(Host) The Shumlin Administration has unveiled a health care plan with a ‘roadmap’ for how the state can implement a single payer system as early as 2014.
And as VPR’s Bob Kinzel reports, the proposal is the first step in a long process in the Legislative debate over health care reform.
(Kinzel) Anya Radar Wallack is the governor’s point person on health care reform. She told members of the House and Senate Health committees to think of the state’s existing health care system as a building.
In the next few years, she says the governor’s plan will help renovate this building, and at the same time, the Administration wants to construct a second building that will contain the basic elements of a single payer system.
(Wallack) "I think it’s a useful metaphor in the sense that we are not changing how people get their health insurance right now. We are trying to make a difference in terms of costs in the system and get a handle on cost control but we are not fundamentally disrupting the system."
(Kinzel) Wallack says Vermonters will occupy the second building, as early as 2014, if the federal government grants the state a special waiver.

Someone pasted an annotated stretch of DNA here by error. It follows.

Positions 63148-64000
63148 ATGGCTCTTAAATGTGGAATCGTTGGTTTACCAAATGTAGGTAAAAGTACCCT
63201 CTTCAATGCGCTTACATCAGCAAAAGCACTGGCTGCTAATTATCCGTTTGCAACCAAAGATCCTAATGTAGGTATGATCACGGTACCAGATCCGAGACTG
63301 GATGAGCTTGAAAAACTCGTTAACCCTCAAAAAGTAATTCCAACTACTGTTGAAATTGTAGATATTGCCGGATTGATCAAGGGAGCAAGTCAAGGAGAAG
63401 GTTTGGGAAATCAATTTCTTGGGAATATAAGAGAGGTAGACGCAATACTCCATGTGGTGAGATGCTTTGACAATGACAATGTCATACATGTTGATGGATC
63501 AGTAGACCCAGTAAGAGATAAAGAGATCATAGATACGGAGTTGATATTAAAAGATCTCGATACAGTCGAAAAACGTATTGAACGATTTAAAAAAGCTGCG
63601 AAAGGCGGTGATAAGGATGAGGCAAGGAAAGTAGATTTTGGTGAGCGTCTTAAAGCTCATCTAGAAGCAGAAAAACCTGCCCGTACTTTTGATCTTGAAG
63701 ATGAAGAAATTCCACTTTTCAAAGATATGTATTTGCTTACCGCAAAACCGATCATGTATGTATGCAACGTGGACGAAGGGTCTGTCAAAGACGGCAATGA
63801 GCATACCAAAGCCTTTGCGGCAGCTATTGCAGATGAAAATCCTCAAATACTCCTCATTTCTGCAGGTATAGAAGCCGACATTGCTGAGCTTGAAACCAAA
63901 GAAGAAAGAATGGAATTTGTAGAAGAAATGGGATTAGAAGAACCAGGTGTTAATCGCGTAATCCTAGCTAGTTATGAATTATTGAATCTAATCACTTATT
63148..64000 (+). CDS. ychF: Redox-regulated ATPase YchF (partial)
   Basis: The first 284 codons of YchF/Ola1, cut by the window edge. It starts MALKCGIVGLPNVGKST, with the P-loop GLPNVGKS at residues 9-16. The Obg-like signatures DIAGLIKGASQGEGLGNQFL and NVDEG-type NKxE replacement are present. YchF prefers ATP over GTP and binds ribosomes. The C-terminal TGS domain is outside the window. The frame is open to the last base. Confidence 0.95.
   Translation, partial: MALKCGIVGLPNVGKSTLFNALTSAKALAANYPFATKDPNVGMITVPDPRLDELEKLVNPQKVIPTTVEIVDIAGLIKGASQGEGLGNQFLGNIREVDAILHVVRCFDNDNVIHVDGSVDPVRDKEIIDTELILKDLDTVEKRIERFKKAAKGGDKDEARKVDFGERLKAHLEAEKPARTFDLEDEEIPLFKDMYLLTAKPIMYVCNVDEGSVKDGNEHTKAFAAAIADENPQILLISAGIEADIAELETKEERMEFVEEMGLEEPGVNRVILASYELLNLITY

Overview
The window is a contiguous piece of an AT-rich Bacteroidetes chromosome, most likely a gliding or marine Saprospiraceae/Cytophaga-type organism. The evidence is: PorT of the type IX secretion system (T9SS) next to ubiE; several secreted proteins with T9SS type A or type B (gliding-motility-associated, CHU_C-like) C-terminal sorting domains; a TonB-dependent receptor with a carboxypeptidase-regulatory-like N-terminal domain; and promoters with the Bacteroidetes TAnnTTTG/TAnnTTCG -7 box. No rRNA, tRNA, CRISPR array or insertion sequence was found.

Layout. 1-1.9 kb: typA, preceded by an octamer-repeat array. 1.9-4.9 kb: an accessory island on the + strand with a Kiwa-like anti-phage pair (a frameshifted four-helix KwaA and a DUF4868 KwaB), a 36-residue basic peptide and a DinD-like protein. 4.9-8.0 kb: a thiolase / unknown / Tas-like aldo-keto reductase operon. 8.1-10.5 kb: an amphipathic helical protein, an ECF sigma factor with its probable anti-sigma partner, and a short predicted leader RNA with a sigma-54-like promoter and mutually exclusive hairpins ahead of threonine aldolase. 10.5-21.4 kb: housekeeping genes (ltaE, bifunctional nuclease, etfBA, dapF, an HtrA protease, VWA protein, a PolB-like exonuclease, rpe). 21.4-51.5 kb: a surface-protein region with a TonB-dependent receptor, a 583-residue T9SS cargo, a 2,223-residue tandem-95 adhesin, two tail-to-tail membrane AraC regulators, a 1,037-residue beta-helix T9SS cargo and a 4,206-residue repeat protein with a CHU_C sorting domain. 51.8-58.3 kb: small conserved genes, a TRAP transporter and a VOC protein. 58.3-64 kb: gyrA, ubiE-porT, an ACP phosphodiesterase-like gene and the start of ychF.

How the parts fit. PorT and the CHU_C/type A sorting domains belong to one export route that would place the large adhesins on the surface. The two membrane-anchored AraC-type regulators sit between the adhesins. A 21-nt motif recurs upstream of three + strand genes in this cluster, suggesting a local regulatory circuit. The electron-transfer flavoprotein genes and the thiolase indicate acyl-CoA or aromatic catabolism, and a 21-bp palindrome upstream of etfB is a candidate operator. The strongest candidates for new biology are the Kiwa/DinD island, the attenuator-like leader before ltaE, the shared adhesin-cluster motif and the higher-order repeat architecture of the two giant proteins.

(Wallack) "We’re going to lay out a plan for you that takes you from where we are now to a single payer over a multi year period. That is our goal."
(Kinzel) The plan sets up the framework to implement newly created federal health care exchanges. The exchanges will initially act as an information clearinghouse for all insurance policies sold in the state and they’ll work to streamline administrative paperwork.
The bill also creates a new Board, modeled after the Public Service Board, that will establish an overall state health care budget, review all hospital budgets and capital investments, help set insurance rates and recommend new payment systems. All five members would be appointed by the Governor.
Rutland senator Kevin Mullin is the vice chairman of the Senate Health committee. He thinks the Board has too much power.
(Mullin) "You are almost signing a blank check. It’s giving a lot of power to that Board and really ceding legislative decision making to that Board… the problem is that you’re having one person appoint all five members and that’s a dangerous thing."
(Kinzel) But Wallack says most key decisions made by the Board will eventually need Legislative approval.
(Wallack) "So in the short run they just have a lot of work to do to figure out the best methodology for controlling health care costs but I don’t think that that’s an enormous amount of power and it shouldn’t scare people."
(Kinzel) The Administration wants the Legislature to pass this bill during the current session but a number of lawmakers say that time schedule is too ambitious.
For VPR News, I’m Bob Kinzel in Montpelier.